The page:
Tears and shouts mark trial in circus family feud
WASHINGTON (AP) — Ringling Bros. and Barnum & Bailey circus owner Kenneth Feld emotionally defended himself Wednesday in a civil assault trial and broke into tears as he accused his only sister of ruining their dead aunt's memorial service with a profanity-laced outburst.
His sister, Karen Feld, was not there to hear his testimony because for the second consecutive day she angrily stormed out of the courtroom after being incorrectly referred to as "Mrs. Feld" although she's never married.
Her departure came shortly after her lawyer rested her case following eight days of testimony that portrayed an often tragic history and allegations of abuse and dysfunction behind a Feld Entertainment empire built on family-friendly productions. She is suing her brother for $110 million because she says his private security guards attacked and injured her as they ejected her from the shiva service for their aunt, Shirley, who reared them after their mother committed suicide in 1958.
The siblings are the only two children of Irvin Feld, who bought the circus in 1967 and passed ownership to his son upon his death in 1984. The siblings have been estranged ever since Karen Feld sued her brother over their father's estate.
On the stand, Kenneth Feld explained how he made a "tough decision" to call his sister in September 2007 when their aunt was on her deathbed. He began to cry as he spoke of how he was in Florida for a circus performance when he learned of her unexpected decline and rushed to see her but she died as his plane landed in Washington.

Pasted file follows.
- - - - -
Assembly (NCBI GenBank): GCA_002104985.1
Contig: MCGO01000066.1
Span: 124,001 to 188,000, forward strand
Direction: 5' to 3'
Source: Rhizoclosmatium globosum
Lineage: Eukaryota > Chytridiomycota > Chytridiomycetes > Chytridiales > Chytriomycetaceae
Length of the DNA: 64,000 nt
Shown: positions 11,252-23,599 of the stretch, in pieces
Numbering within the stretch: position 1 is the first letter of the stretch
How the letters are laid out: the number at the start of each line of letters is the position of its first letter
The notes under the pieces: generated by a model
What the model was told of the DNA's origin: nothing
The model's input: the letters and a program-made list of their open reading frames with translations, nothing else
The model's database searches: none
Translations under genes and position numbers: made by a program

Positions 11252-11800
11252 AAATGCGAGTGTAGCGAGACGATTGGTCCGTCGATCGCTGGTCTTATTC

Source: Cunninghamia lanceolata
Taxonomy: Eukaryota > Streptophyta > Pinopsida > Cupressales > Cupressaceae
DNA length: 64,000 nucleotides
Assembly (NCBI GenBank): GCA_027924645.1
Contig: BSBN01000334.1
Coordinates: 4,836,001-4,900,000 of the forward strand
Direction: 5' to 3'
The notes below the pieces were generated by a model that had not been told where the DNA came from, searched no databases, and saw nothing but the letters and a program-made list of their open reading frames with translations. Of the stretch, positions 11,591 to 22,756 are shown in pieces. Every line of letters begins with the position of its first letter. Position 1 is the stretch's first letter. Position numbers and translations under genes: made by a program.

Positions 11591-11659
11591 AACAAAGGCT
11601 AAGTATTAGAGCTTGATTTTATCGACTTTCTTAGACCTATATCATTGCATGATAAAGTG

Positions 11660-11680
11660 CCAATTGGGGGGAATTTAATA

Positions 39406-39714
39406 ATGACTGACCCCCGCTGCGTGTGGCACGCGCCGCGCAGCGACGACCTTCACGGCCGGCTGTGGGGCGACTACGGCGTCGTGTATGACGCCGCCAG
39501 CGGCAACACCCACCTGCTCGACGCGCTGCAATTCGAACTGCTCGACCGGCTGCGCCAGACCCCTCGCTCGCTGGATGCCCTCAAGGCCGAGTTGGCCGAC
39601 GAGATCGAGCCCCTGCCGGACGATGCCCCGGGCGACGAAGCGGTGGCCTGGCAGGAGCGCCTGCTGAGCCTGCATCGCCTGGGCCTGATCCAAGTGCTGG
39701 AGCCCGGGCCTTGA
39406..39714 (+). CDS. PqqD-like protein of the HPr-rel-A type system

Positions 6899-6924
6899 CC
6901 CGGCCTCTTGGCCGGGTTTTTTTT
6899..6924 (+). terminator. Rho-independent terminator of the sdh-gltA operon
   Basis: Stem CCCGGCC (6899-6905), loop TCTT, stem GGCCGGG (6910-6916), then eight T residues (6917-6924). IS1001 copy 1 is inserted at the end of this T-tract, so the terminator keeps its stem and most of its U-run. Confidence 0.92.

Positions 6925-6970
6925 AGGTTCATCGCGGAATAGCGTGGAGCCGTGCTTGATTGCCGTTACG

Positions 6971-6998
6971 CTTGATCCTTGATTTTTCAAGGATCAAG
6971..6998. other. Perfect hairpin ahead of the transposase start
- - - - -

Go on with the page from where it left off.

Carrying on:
Kenneth Feld said he was glad to see his sister at the shiva — a Jewish memorial service that was held at the penthouse apartment where they had lived with Shirley Feld while growing up. But he said security guards removed his sister after she launched into a tirade that disrupted the religious service and she repeatedly shouted a four-letter word in reference to the rabbi. Karen Feld has said she was in the midst of a seizure brought on by brain damage and over-stimulation of the event, but Kenneth Feld said his sister had never told him she had such a medical problem.
"Her behavior and what she did to ruin the shiva was an absolute disruption," Kenneth Feld said. Her outburst "is always tied to it. There's never closure."
Karen Feld testified earlier in the day that she didn't think she's responsible for her actions or acted improperly, but was seriously injured and traumatized by the guards' manhandling and groping her on the way out. She also denied allegations by defense attorney Matthew Kirtland that the confrontation began after she was trying to sneak into a back room to get jewelry and memorabilia she considered hers while everyone was gathered in another room for the religious service.
The day before, Karen Feld stood and left court in the middle of the trial, complaining that Kirtland repeatedly referred to her as "Mrs. Feld" even after he'd been repeatedly corrected. On Wednesday, a witness incorrectly used the same courtesy title and she stormed out again and could be heard in the hallway cursing her attorney for failing to stop it. This time the jury wasn't present. She didn't return for the rest of the day.
U.S. District Judge Ellen Segal told Karen Feld's attorney to try to keep his client under control. "We're not going to have those kind of disruptions in front of the jury," she said.